Now just in case you've read none of my previous books or read this web diary, this is now it all started back in 2011


    Ask the next ten people you meet how they'd spend their lottery winnings and I'll bet once they'd ticked off buying a new washing machine, which according to Camelot is the first thing winners actually do buy, then a house an a car, travel will be next on their list. Most see travel as a combination of several adjectives: exciting, romantic, mystical, educational, relaxing, and adventurous

(That's just six. Ed). Shush!

For proof, if proof were needed, the excitement of travel starts the minute we pack our diarrhoea tablets and head off on our annual summer vacation.

    Two years ago my wife and I, in response to a mid life crisis which surprisingly didn't come anywhere near our 35th birthdays and her pending retirement from nursing, discussed our options. The conversation quickly centred on travel and adventure. However since we didn't buy lottery tickets we could rule out Camelot as a sponsor. So we looked for other ways a possible adventure could be financed. It quickly became apparent that if we wanted to see the World we'd better start picking numbers. However..... if we could make do with the fifty countries in Europe, and yes there really are that many, and a caravan, then maybe there was a way. After a few scribbled calculations I came up with some figures which suggested it could be done on the cheap!

    (He means on a Budget. Ed)

    No... .. I definitely mean cheap.

    Well that's how it started and this book its how it all ended. It contains a collection of the more interesting entries from my forth years diary taken from my blog which catalogued our daily travels around Europe in a caravan. I should point out......

    (Warn might be a better word. Ed)

    .. it wasn’t until I finished the first book did I realise it was as much about my ongoing struggle in making sense of the World, as it was about the joys of caravanning around Europe.

    In it I stuck my neck out and tackled many of today’s burning questions. For example; What's the meaning of life? Which, as it turns out, isn't such a tough question after all. Just depends how to come at it. Also, where did we all come from? I offer the three most likely explanations for you to choose from. I dissemble each to find the answer. I tackled death; is it really the end or just natures way of telling us to take it a bit easier? And of course that old perennial, why do women need so many clothes? But it’s not all tosh! I also throw light on some of the cultural differences between us and our European neighbours. I discovered why the Euro never became the hot currency many thought it would be back in the 70’s. In discussion with a bar owner in Luxembourg I discover what Europeans really think of us British. I also take the lid off European toilet etiquette. -there's a book just waiting to be written- All that and much much more set against a backdrop of bumming aimlessly around Europe in a caravan.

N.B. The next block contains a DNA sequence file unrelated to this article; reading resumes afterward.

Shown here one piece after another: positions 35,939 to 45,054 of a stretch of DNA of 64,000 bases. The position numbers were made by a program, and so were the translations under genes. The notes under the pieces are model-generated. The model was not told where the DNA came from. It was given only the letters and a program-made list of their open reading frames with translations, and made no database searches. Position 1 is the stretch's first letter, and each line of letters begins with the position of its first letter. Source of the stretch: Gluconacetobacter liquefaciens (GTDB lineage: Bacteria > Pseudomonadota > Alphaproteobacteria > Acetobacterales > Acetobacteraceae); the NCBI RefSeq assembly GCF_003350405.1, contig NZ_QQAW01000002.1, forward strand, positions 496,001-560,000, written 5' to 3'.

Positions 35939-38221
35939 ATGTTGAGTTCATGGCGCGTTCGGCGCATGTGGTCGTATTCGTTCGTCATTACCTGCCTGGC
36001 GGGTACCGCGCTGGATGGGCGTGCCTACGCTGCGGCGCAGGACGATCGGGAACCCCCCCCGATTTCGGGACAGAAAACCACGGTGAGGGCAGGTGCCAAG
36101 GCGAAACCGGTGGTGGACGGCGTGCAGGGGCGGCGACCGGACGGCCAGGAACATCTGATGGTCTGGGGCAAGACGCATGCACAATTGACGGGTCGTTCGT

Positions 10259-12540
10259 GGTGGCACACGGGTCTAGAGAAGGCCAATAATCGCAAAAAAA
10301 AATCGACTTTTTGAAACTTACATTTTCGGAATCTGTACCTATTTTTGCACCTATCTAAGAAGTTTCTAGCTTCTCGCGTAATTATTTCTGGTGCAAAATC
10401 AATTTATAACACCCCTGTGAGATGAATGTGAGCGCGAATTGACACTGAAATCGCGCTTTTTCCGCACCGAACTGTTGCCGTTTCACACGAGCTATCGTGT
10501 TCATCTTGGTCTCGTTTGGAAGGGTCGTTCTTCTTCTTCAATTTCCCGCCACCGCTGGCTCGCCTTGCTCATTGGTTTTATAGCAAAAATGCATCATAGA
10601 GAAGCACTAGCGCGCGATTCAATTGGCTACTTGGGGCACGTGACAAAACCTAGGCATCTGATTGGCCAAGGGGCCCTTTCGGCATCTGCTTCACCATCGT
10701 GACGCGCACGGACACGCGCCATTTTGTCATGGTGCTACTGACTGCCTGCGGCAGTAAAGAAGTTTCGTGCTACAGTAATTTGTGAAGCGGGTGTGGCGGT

For those interested in the practicalities of our adventure you'll find all four books full of adventurous advice, handy hints and top tips especially for the novice. We’d not owned a caravan when we started out, so the pitfalls were many and the learning curve steep and at times expensive.

On our journey we'd no idea who we'd meet, where we'd end up, where we were actually going nor what we'd do when we got there, but to be honest, who gives a bugger! I know I don't. Like most I plan my life, or at least that part of it I can actually plan, to a staggering degree. And yet, would I do tomorrow what I’d planned if I discovered it was going to be my last? Of course not, I’d be too busy panicking.

    And finally, while it's safe to say I've made every attempt to offend nobody in any of my books, I failed miserably. In fact, who I’ve manage to offend over the last four years makes for an impressive list. But I take comfort from the fact that all the people I have met through my web diary and my pervious books have all been jolly nice people. Nobody has wanted to punch me on the nose.